Submitted to: Journal of Agricultural and Food Chemistry
Publication Type: Peer Reviewed Journal
Publication Acceptance Date: 8/5/2005
Publication Date: 2/20/2006
Citation: Foster, J.G., Clapham, W.M., Belesky, D.P., Labreveux, M., Hall, M.H., Sanderson, M.A. 2006. Influence of Cultivation Site on Sesquiterpene Lactone Composition of Forage Chicory (Cichorium intybus L.). Journal of Agricultural and Food Chemistry. 54:1772-1778. Interpretive Summary: Forage chicory is being included in pastures in the eastern U.S. to improve seasonal distribution of herbage. Several commercially available cultivars grown in central PA, are readily grazed by livestock. Animals are reluctant to eat herbage from the same cultivars grown in southern WV. This study was undertaken to identify a chemical basis for the apparent difference in palatability of herbage from the two locations. Bitter compounds were found to be more prevalent in WV-grown herbage, and differences in the concentration of these compounds among cultivars and cultivation sites correspond to differences in forage acceptance. Mineral analyses of soils indicate a potential link between phosphorus availability and bitterness of chicory Results provide insight into ways to manage chicory to control the bitterness. Successful management strategies will enable livestock producers with site limitations to take advantage of the positive attributes of forage chicory.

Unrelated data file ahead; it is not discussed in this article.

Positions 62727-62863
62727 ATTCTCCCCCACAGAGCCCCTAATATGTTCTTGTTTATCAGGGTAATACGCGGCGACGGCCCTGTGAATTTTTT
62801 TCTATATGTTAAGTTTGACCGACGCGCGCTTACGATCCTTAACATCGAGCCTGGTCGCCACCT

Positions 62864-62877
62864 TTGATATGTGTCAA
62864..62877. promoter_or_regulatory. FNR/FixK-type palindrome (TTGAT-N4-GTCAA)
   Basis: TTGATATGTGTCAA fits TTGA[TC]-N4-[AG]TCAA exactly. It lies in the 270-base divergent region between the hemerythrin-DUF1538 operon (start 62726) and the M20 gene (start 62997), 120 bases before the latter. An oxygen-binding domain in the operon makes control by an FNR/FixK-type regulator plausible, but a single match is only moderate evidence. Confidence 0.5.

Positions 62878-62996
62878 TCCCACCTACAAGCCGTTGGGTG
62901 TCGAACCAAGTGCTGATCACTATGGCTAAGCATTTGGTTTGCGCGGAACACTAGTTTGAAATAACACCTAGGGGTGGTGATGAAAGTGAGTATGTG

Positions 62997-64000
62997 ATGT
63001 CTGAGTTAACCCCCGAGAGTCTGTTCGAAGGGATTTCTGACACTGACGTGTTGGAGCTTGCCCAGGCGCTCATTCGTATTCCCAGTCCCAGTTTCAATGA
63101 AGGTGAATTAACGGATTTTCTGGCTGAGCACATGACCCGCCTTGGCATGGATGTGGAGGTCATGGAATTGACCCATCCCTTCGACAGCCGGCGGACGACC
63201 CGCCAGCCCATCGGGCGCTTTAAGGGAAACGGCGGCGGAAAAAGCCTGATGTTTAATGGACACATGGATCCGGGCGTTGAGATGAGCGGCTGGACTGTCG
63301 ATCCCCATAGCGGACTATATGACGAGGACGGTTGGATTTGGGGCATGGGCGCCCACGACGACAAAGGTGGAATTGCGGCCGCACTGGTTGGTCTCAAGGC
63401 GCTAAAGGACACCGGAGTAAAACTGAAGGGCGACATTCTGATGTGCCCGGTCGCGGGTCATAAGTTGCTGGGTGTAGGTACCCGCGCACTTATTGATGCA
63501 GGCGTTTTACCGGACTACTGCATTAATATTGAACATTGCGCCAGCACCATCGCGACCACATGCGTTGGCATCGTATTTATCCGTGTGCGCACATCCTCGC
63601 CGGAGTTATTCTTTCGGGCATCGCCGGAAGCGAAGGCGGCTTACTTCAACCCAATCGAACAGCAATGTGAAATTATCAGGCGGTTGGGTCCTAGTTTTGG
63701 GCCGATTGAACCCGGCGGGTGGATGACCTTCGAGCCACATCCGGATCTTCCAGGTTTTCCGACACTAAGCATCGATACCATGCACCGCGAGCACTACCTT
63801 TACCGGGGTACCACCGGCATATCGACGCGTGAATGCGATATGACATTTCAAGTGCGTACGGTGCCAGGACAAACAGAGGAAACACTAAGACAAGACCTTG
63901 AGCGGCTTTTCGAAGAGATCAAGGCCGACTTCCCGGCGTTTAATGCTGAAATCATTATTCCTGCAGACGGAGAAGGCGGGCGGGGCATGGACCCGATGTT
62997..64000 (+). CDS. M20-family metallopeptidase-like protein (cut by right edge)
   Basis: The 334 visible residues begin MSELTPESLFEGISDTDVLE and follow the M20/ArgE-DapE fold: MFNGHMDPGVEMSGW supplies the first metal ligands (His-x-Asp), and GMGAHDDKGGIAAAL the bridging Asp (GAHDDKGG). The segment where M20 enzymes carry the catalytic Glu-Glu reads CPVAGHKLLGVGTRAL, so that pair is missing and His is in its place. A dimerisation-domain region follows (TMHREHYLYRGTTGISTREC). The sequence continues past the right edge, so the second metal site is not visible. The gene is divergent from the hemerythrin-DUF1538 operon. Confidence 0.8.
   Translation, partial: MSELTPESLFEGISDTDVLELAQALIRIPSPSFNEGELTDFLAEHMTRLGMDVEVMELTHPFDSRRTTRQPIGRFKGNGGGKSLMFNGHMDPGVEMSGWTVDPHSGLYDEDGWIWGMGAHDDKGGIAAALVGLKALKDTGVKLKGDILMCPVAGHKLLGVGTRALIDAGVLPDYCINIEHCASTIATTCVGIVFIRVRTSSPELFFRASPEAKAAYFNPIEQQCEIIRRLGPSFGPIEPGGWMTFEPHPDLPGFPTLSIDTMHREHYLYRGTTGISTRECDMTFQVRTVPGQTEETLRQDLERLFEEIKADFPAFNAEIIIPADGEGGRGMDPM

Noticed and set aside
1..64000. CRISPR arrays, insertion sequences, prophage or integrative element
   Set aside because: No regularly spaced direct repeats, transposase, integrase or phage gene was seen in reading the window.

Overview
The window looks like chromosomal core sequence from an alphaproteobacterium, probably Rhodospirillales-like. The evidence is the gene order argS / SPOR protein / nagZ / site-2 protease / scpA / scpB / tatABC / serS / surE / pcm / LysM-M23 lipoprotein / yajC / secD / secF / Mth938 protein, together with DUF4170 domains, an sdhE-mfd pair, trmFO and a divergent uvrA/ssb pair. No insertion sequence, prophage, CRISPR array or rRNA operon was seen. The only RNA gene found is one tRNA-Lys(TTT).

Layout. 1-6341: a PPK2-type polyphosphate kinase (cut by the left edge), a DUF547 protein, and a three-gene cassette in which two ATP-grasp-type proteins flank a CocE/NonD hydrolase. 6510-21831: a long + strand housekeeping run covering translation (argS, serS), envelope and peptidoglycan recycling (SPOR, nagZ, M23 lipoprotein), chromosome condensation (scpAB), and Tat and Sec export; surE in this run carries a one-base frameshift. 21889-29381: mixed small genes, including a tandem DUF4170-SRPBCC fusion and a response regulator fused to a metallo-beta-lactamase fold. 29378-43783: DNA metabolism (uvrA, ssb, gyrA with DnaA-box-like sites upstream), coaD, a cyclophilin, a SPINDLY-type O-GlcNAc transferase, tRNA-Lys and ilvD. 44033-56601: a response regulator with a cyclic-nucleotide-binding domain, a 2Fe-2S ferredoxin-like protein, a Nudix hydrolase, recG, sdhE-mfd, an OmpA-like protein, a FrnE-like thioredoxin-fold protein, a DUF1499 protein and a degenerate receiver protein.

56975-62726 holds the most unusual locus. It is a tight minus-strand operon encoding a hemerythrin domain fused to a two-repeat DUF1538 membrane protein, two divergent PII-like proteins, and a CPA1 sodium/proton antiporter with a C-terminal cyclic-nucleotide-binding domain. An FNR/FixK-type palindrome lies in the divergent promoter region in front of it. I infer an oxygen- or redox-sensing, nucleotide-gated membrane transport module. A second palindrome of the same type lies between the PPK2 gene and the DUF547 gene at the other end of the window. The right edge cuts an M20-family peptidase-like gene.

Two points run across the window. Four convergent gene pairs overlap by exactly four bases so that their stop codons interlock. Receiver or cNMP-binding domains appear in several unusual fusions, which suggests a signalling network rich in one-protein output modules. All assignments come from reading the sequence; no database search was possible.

Technical Abstract: Forage chicory (Cichorium intybus L.) is increasingly used as a pasture species in North America. In southern WV, ruminants are reluctant to consume chicory herbage, and commercial cultivars vary in acceptability. Sesquiterpene lactones in the cultivars Puna, Lacerta and Forage Feast were quantified in herbage grown in PA and WV to determine whether these compounds might be associated with variations in animal feeding behaviors. Total concentration of sesquiterpene lactones in WV-grown chicory was 0.58% (DM basis) in Puna, 0.59% in Lacerta, and 0.79% in Forage Feast in 1997 and ranged from 1.03 (Lacerta) to 1.52% (Forage Feast) in 1998. In PA-grown chicory, sesquiterpene lactones represented 0.16% (Puna), 0.18% (Lacerta), and 0.27% (Forage Feast) of the forage dry matter in 1997 and ranged from 0.32 (Lacerta) to 0.55% (Forage Feast) in 1998. Forage Feast generally contained the highest concentrations of lactucin (lac), lactucopicrin (lpic), and total sesquiterpene lactones, regardless of cultivation site. The lowest concentrations of lpic and total sesquiterpene lactones observed in WV-grown chicory were greater than the highest concentrations present in PA-grown herbage, making WV chicory far more bitter. Mineral analyses of soils from the two cultivation sites indicate that P deficiency may influence sesquiterpene lactone composition of chicory.